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|Case Number:||Criminal Case 78 of 2004|
|Parties:||REPUBLIC v PATRICK MUNYUA KARANJA|
|Date Delivered:||24 Nov 2009|
|Court:||High Court at Nakuru|
|Judge(s):||David Kenani Maraga|
|Citation:||REPUBLIC v PATRICK MUNYUA KARANJA  eKLR|
Criminal practice and procedure-murder -the accused was charged with the murder -duty of the prosecution to establish its case beyond any reasonable doubt-whether the prosecution had established a prima facie case against the accused - validity of orders-Penal Code section 203, 204
|Disclaimer:||The information contained in the above segment is not part of the judicial opinion delivered by the Court. The metadata has been prepared by Kenya Law as a guide in understanding the subject of the judicial opinion. Kenya Law makes no warranties as to the comprehensiveness or accuracy of the information|
REPUBLIC OF KENYA
IN THE HIGH COURT OF KENYA
Criminal Case 78 of 2004
PATRICK MUNYUA KARANJA…………….……ACCUSED
The Accused, Patrick Munyua Karanja, is charged with murder contrary to Section 203 as read with Section 204 of the Penal Code. It is alleged that during the night of 9th and 10th October, 1998 at Njoro Township within Nakuru District of Rift Valley Province, jointly with others who are already in court, he murdered Reuben Ngugi Ndagutha (the deceased).
Though that prosecution was granted ample opportunity, it only managed to call three witnesses. PW1 and PW2 are brothers of the deceased. They testified that on 9th October, 1998, as they were drinking medusa liquor at Njoro Township with their brother the deceased, Accused went there totally drank. The deceased slapped him and ordered him out but he did not comply. The watchman pushed him out but he returned through the back door. PW2 bought him some beer to pacify him. He claimed that he saw Accused with a dagger but he did not disarm him as he thought he was harmless. After some time they all got out and went different ways.
When they wre out they saw the deceased struggle with the Accused but did not take it seriously as they thought that was a struggle of two drunkards. The struggle lasted about two minutes and the two went their separate ways. The following day the deceased was found dead not far from the confrontation spot.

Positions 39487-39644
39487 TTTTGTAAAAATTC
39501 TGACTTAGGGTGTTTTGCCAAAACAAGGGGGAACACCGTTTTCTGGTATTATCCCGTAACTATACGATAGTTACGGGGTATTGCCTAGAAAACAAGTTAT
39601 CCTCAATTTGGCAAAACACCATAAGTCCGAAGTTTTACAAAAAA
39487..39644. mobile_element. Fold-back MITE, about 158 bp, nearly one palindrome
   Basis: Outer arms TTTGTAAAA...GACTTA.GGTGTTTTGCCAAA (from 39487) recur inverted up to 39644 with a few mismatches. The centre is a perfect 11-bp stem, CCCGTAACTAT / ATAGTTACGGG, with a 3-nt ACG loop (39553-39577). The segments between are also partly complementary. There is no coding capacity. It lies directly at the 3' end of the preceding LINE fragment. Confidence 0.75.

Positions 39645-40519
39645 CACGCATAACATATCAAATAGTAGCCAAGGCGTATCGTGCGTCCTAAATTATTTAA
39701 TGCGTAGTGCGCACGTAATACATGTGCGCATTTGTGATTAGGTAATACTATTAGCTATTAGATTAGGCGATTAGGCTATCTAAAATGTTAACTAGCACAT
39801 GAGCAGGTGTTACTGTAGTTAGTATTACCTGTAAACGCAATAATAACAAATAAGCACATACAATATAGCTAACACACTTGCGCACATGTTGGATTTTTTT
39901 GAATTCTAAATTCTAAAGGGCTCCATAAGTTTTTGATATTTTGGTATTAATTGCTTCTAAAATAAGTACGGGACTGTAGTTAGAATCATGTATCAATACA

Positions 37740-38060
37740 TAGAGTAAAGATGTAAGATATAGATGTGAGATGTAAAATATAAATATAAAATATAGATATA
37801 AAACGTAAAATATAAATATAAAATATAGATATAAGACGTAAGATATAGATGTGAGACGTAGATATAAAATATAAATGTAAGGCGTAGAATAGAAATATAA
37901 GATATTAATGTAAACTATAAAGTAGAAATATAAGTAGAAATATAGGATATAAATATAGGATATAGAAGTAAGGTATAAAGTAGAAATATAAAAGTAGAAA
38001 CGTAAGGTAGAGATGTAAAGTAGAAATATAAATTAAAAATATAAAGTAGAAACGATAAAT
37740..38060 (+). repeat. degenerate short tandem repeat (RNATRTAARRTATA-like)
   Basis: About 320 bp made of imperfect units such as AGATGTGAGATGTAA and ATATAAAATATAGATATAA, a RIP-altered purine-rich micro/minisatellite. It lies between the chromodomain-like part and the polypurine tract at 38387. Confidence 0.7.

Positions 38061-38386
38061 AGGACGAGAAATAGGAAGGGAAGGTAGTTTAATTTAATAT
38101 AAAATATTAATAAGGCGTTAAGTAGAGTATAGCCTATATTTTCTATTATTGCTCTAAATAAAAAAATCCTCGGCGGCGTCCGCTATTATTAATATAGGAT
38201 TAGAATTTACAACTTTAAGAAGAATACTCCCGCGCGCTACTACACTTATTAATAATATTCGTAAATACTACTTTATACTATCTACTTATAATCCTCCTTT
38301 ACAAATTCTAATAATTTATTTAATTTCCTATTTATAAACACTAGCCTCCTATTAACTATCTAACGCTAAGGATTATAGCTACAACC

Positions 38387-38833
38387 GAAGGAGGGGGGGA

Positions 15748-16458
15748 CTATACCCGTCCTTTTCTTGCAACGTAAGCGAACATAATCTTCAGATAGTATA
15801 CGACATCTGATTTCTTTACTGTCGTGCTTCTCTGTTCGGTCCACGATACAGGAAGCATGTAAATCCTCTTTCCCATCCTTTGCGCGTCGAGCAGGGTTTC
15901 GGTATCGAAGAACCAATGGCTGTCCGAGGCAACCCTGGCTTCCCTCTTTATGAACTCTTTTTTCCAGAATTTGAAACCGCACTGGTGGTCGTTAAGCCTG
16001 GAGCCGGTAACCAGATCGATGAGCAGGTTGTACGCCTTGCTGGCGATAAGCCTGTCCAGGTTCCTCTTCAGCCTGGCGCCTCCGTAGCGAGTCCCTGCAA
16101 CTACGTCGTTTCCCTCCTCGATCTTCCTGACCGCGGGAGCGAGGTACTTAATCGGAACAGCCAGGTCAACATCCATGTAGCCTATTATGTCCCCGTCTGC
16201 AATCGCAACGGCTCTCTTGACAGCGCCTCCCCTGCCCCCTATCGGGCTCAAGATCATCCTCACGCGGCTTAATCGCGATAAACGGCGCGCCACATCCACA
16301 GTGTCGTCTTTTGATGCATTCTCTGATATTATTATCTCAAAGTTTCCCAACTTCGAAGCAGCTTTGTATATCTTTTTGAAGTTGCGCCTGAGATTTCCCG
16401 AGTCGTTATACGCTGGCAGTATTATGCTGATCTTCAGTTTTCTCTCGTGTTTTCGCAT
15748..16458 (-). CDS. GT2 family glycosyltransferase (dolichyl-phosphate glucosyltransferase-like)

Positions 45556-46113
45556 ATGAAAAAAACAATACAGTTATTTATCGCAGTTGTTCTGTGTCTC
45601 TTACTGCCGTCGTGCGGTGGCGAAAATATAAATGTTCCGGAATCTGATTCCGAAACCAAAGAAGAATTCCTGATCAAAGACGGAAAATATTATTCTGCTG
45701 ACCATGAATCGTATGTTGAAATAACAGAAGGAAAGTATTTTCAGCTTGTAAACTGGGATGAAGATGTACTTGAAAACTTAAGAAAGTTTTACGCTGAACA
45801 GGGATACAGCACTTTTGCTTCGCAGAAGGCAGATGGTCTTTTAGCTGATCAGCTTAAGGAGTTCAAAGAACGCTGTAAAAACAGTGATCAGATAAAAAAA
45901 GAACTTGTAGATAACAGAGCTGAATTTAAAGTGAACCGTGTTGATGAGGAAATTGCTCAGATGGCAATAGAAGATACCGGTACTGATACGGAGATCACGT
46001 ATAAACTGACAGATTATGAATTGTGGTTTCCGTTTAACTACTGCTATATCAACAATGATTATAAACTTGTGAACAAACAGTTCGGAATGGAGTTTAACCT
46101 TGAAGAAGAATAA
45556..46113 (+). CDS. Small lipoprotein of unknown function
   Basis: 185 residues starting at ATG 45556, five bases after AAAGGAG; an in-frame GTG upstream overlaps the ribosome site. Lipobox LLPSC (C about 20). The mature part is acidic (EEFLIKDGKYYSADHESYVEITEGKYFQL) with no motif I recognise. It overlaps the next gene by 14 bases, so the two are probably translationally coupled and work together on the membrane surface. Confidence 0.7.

PW3, a girlfriend of PW1, went out with the two brothers but she did not herself witness any confrontation between the Accused and the deceased.
Section 203 of the Penal Code defines murder in the following terms:-
“Any person who of malice aforethought causes the death of another person by any unlawful act or omission is guilty of murder.”
From this definition, it is clear that there are three ingredients of murder which the prosecution must prove beyond reasonable doubt in order to secure a conviction. They are, (a) the death of the deceased and the cause of that death; (b) that the accused committed the unlawful act which caused the death of the deceased and (c) that the Accused had the malice aforethought. See Nyambura & Others-Vs-Republic,  KLR 355.
It is not in doubt that the deceased died. There is, however, no proof that the accused committed the unlawful act which caused the death of the deceased leave alone that he had the malice aforethought. As I have said PW1 and PW2 saw the deceased struggle with the Accused for about two minutes after which the two separated and walked away normally. There is no evidence that the Accused stabbed the deceased. After the two separated at about 11.00 pm the deceased was found dead the following morning. Anyone else could have killed the deceased after he parted company with the Accused. Besides all this the cause of the deceased’s death has not been established and/or linked to the Accused. In the circumstances I find that the prosecution has not established a prima facie case against the Accused to require him to defend himself. Consequently I acquit him under Section 306 of the Criminal Procedure Code and order that he be set at liberty forthwith unless otherwise lawfully held.
DATED and delivered this 24th day of November, 2009.